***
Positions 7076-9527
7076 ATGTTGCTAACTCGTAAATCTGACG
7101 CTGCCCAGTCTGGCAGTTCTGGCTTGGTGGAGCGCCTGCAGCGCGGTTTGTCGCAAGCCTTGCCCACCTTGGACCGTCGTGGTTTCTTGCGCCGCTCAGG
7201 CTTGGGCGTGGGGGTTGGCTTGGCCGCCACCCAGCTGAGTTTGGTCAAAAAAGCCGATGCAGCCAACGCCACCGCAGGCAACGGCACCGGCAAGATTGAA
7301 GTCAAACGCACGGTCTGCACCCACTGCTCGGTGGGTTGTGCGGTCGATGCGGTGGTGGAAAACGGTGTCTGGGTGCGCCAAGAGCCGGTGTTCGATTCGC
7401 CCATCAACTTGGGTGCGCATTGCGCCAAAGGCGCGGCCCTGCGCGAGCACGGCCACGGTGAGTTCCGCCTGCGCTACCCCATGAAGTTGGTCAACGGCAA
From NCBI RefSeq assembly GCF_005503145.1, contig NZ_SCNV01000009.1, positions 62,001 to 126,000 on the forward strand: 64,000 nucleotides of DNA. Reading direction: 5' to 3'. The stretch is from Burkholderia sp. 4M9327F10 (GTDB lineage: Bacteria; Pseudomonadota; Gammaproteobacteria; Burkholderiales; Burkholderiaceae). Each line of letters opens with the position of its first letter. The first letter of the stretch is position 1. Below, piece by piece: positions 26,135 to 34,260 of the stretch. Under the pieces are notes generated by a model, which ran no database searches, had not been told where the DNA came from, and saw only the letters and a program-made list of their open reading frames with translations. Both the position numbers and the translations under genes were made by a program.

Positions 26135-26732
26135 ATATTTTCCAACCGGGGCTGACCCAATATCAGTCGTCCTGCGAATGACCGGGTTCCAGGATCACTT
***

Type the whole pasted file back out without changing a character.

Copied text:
Positions 7076-9527
7076 ATGTTGCTAACTCGTAAATCTGACG
7101 CTGCCCAGTCTGGCAGTTCTGGCTTGGTGGAGCGCCTGCAGCGCGGTTTGTCGCAAGCCTTGCCCACCTTGGACCGTCGTGGTTTCTTGCGCCGCTCAGG
7201 CTTGGGCGTGGGGGTTGGCTTGGCCGCCACCCAGCTGAGTTTGGTCAAAAAAGCCGATGCAGCCAACGCCACCGCAGGCAACGGCACCGGCAAGATTGAA
7301 GTCAAACGCACGGTCTGCACCCACTGCTCGGTGGGTTGTGCGGTCGATGCGGTGGTGGAAAACGGTGTCTGGGTGCGCCAAGAGCCGGTGTTCGATTCGC
7401 CCATCAACTTGGGTGCGCATTGCGCCAAAGGCGCGGCCCTGCGCGAGCACGGCCACGGTGAGTTCCGCCTGCGCTACCCCATGAAGTTGGTCAACGGCAA
From NCBI RefSeq assembly GCF_005503145.1, contig NZ_SCNV01000009.1, positions 62,001 to 126,000 on the forward strand: 64,000 nucleotides of DNA. Reading direction: 5' to 3'. The stretch is from Burkholderia sp. 4M9327F10 (GTDB lineage: Bacteria; Pseudomonadota; Gammaproteobacteria; Burkholderiales; Burkholderiaceae). Each line of letters opens with the position of its first letter. The first letter of the stretch is position 1. Below, piece by piece: positions 26,135 to 34,260 of the stretch. Under the pieces are notes generated by a model, which ran no database searches, had not been told where the DNA came from, and saw only the letters and a program-made list of their open reading frames with translations. Both the position numbers and the translations under genes were made by a program.

Positions 26135-26732
26135 ATATTTTCCAACCGGGGCTGACCCAATATCAGTCGTCCTGCGAATGACCGGGTTCCAGGATCACTT